Trump, in a July 29 tweet, went further. Citing a breathless Fox News report on the committee hearing, the president asserted, contrary to the consensus of the US intelligence community, that “Russia was against Trump in the 2016 Election.”

Democrats see an effort to gin up controversy over of the Steele memos to protect Trump. “They tried to conflate two things so that they could create the false narrative that the Russians were meddling on both sides,” Sen. Sheldon Whitehouse (D-R.I.), a Judiciary Committee member, told Mother Jones.

Swalwell and other Intelligence Committee Democrats note that Nunes decided to issue the subpoenas to the FBI and Justice Department without first asking if these agencies would voluntarily provide the information. They suggest Nunes did this to create the appearance that the FBI and Justice Department were not cooperating, cooking up another distraction. 

“If this is an honest pursuit,” says Swalwell, “why not seek it from those agencies in voluntary fashion?”

The subpoenas were issued over objections from Democrats, according to Swalwell and Rep. Adam Schiff (D-Calif.), the senior Democrat on the Intelligence Committee. “Whenever we go outside of doing things collaboratively, I am immediately suspicious about what the intent is,” adds Swalwell.

Nunes’ latest action is a red flag: In March, after he was exposed collaborating with White House officials in a ham-handed effort to support Trump’s false claim that former President Barack Obama “wiretapped” Trump Tower, Nunes announced he would “step aside” from the Russia probe. His renewed role, Democrats say, suggests committee Republicans are resuming the more partisan approach they softened when Nunes was sidelined.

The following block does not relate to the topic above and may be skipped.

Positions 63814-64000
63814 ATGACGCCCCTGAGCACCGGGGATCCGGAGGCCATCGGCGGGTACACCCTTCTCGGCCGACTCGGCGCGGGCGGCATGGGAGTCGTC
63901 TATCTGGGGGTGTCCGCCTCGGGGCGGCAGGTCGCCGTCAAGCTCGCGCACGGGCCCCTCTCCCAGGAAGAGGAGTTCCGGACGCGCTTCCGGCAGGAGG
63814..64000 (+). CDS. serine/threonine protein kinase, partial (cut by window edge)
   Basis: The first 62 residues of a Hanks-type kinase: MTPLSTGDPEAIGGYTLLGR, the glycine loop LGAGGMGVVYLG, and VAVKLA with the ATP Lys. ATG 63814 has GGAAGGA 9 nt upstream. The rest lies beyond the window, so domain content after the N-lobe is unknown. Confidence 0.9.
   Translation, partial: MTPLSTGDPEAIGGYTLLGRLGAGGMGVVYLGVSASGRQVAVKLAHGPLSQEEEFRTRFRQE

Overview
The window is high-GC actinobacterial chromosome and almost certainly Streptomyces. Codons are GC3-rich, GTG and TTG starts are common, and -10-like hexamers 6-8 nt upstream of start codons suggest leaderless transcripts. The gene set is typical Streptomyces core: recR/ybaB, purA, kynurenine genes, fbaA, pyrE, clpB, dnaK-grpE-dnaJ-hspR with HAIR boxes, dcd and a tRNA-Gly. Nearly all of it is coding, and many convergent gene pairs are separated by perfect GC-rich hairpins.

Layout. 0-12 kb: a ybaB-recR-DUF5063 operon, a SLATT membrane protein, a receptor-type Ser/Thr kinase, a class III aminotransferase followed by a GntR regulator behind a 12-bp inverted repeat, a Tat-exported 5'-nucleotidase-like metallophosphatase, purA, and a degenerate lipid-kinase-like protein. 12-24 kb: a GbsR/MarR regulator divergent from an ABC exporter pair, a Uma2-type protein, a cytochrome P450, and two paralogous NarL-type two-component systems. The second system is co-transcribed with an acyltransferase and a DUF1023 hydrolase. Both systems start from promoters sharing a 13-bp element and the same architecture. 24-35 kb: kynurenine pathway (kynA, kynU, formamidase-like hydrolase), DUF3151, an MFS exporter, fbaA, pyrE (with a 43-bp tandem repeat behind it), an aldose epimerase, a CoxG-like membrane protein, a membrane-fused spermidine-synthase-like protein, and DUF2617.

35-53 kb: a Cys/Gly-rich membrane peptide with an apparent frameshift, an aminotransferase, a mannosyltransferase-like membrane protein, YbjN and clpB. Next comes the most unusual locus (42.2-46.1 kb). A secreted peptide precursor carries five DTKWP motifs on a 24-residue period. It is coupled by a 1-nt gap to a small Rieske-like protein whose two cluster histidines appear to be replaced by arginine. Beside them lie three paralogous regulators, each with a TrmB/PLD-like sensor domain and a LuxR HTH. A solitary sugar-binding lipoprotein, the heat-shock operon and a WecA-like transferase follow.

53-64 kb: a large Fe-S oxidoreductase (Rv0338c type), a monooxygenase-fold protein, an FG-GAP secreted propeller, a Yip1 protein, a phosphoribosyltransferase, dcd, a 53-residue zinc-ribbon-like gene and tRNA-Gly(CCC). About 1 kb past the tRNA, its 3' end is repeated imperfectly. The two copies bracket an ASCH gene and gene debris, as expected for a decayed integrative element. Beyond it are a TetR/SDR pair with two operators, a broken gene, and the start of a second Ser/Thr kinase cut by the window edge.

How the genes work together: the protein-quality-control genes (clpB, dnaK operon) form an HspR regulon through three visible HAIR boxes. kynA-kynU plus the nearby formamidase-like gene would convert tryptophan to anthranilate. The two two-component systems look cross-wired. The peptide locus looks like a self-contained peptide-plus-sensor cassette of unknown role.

“He should not be involved,” Swalwell argues. “Every time he does that he adds an asterisk to the integrity and credibility of the investigation.”

Schiff notes that committee Republicans have been less eager to issue other subpoenas. For instance, they have not agreed to demand the White House hand over material on conversations between Trump and former FBI Director James Comey, who Trump fired after Comey resisted his requests related to the bureau’s Russia investigation.

“There we should subpoena the White House,” Schiff said Tuesday on MSNBC, “but they have not been willing.”

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"It's that we're screwed with or without him if we can't show the public that what we do matters for the long term," writes Mother Jones CEO Monika Bauerlein as she kicks off our drive to raise $350,000 in donations from readers by July 17.

This is a big one for us. So, as we ask you to consider supporting our team's journalism, we thought we'd slow down and check in about where Mother Jones is and where we're going after the chaotic last several years. This comparatively slow moment is also an urgent one for Mother Jones: You can read more in "Slow News Is Good News," and if you're able to, please support our team's hard-hitting journalism and help us reach our big $350,000 goal with a donation today.